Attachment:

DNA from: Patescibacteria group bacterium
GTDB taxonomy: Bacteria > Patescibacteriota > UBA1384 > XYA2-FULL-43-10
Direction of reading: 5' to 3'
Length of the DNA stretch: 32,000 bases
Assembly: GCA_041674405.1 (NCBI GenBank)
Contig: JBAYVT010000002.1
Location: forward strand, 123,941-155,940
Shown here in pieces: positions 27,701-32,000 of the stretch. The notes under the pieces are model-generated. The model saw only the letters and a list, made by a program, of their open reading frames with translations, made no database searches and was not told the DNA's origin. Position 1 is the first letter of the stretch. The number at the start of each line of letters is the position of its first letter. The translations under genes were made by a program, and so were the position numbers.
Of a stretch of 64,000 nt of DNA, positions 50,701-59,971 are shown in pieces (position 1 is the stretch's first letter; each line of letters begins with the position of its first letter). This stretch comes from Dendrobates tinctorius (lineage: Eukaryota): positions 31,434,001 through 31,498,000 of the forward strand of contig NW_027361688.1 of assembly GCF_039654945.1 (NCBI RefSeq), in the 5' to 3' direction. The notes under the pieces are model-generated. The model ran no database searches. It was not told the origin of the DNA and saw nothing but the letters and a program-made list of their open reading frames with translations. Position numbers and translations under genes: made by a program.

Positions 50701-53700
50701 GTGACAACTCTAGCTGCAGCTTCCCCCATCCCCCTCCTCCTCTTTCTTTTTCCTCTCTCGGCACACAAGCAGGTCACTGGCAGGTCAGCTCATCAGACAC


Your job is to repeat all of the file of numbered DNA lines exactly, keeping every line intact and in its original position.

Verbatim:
DNA from: Patescibacteria group bacterium
GTDB taxonomy: Bacteria > Patescibacteriota > UBA1384 > XYA2-FULL-43-10
Direction of reading: 5' to 3'
Length of the DNA stretch: 32,000 bases
Assembly: GCA_041674405.1 (NCBI GenBank)
Contig: JBAYVT010000002.1
Location: forward strand, 123,941-155,940
Shown here in pieces: positions 27,701-32,000 of the stretch. The notes under the pieces are model-generated. The model saw only the letters and a list, made by a program, of their open reading frames with translations, made no database searches and was not told the DNA's origin. Position 1 is the first letter of the stretch. The number at the start of each line of letters is the position of its first letter. The translations under genes were made by a program, and so were the position numbers.
Of a stretch of 64,000 nt of DNA, positions 50,701-59,971 are shown in pieces (position 1 is the stretch's first letter; each line of letters begins with the position of its first letter). This stretch comes from Dendrobates tinctorius (lineage: Eukaryota): positions 31,434,001 through 31,498,000 of the forward strand of contig NW_027361688.1 of assembly GCF_039654945.1 (NCBI RefSeq), in the 5' to 3' direction. The notes under the pieces are model-generated. The model ran no database searches. It was not told the origin of the DNA and saw nothing but the letters and a program-made list of their open reading frames with translations. Position numbers and translations under genes: made by a program.

Positions 50701-53700
50701 GTGACAACTCTAGCTGCAGCTTCCCCCATCCCCCTCCTCCTCTTTCTTTTTCCTCTCTCGGCACACAAGCAGGTCACTGGCAGGTCAGCTCATCAGACAC